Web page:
An Irish Rugby Tale

Back in the mid 1960s there was an Irish full back of awesome ability by the name of Dermot “Stone Wall” Hogan.  Built like a cow shed, his tackling powers were legendary. He’d go in low and hard, leaving opponents wishing they’d never left the dressing room.  His boast was he’d never missed a tackle.

Meanwhile, across the water in England there was a winger by the name of Roger Cadwallader-Smith.  Roger, nicknamed “The Electric Eel,”  could sprint like a champion racehorse, dodge like a butterfly and leave vainly pursuing opponents looking like drunken cattle.  He was England’s record try scorer.

One wet afternoon in County Limerick the team of Hogan and that of Cadwaller-Smith set to do battle.  The game was a close one.  In the final moments, the Englishman broke free and ran towards the home team’s line.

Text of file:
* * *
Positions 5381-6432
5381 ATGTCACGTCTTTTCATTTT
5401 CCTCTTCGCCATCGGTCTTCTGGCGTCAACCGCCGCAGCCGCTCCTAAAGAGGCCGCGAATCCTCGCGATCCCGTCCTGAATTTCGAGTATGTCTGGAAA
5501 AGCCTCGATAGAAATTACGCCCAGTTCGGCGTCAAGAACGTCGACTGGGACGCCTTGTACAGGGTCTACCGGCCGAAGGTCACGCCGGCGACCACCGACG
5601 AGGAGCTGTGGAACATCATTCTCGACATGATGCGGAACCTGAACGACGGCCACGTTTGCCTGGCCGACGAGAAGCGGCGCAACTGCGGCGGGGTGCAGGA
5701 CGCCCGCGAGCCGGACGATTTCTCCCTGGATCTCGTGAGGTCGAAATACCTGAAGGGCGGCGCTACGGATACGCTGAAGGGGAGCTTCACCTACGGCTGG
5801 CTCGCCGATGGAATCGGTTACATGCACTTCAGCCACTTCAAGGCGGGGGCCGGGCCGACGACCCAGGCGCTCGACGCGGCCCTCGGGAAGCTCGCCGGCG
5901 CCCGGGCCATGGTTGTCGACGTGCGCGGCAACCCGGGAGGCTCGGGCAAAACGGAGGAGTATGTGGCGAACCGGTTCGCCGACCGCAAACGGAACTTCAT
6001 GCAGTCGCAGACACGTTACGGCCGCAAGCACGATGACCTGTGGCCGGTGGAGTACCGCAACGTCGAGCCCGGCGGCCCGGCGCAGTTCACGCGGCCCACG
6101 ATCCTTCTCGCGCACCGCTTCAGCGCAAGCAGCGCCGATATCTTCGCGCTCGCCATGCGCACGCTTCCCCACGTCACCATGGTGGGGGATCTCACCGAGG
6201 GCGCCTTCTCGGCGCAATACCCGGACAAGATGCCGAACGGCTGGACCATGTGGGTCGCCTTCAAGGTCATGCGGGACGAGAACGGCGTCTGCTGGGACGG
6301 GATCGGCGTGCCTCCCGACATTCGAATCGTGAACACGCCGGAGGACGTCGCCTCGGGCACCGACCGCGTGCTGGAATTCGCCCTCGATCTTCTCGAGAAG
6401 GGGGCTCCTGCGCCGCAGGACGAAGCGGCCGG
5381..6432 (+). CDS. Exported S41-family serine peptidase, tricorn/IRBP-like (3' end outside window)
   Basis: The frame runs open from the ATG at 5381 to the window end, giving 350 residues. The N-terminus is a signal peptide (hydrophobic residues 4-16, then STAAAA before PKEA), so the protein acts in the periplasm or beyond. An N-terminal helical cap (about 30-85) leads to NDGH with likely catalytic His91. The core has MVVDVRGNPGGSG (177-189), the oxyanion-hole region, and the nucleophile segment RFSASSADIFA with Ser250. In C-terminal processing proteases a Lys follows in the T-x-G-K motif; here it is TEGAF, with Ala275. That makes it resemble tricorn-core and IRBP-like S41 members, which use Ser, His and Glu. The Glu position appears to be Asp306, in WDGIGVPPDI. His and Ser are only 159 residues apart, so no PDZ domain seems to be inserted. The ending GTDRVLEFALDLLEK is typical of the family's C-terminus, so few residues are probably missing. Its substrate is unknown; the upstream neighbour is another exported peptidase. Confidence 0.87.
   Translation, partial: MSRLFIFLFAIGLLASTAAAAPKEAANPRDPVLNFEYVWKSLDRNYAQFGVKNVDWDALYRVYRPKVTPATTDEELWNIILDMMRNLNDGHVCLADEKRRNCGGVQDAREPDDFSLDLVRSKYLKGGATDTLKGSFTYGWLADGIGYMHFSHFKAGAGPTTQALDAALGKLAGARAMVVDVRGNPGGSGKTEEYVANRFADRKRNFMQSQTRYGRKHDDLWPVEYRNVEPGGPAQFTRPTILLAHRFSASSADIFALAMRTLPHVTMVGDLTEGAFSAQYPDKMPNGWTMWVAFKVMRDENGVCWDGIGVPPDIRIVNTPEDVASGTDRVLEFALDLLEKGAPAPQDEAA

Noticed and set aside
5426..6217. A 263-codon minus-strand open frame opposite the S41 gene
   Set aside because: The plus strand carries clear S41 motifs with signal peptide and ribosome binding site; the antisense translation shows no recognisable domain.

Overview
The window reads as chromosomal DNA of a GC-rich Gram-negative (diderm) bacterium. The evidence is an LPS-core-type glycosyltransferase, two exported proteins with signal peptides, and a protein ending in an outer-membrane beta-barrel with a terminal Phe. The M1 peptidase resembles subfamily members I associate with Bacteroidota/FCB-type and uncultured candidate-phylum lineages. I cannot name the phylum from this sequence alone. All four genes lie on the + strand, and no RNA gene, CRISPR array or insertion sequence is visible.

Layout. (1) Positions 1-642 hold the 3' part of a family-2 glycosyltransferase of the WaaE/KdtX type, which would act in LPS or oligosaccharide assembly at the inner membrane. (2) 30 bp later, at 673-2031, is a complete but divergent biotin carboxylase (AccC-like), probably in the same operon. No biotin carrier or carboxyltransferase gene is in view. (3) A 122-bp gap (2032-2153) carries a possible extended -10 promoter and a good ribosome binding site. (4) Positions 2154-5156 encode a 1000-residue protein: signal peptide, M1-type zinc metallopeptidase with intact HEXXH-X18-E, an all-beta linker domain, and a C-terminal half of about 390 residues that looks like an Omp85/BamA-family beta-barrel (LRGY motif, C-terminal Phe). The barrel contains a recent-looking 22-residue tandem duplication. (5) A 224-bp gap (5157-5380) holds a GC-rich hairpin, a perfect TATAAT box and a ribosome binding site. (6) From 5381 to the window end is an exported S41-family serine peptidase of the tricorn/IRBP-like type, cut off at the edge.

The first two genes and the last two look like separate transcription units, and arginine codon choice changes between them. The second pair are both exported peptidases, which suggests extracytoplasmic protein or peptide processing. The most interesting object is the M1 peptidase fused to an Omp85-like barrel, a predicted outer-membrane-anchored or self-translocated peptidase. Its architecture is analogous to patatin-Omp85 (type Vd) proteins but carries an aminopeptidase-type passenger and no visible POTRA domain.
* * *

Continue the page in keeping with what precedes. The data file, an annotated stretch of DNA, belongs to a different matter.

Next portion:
The crowd held its breath.  Hogan crouched, eyes afire, waiting for the tackle.  He lunged but, horror of horrors, Cadwaller-Smith dodged the human missile thrown at him, and ran in for the winning try.

Afterwards, a reporter from the “Limerick Leader” caught up with a distraught “Stone Wall.”

“You’ve never missed a tackle before,” he said.  “What happened?”

“Well,” says Hogan, talking through a mouth full of broken teeth and mud.   “It was like this: I saw yer man come leapin’ towards me.  I waited and then flung myself at him.  Trouble was…the Cadwaller went to the left of me, the Smith to the right, and I was left in the middle clutching the bloody hyphen.”

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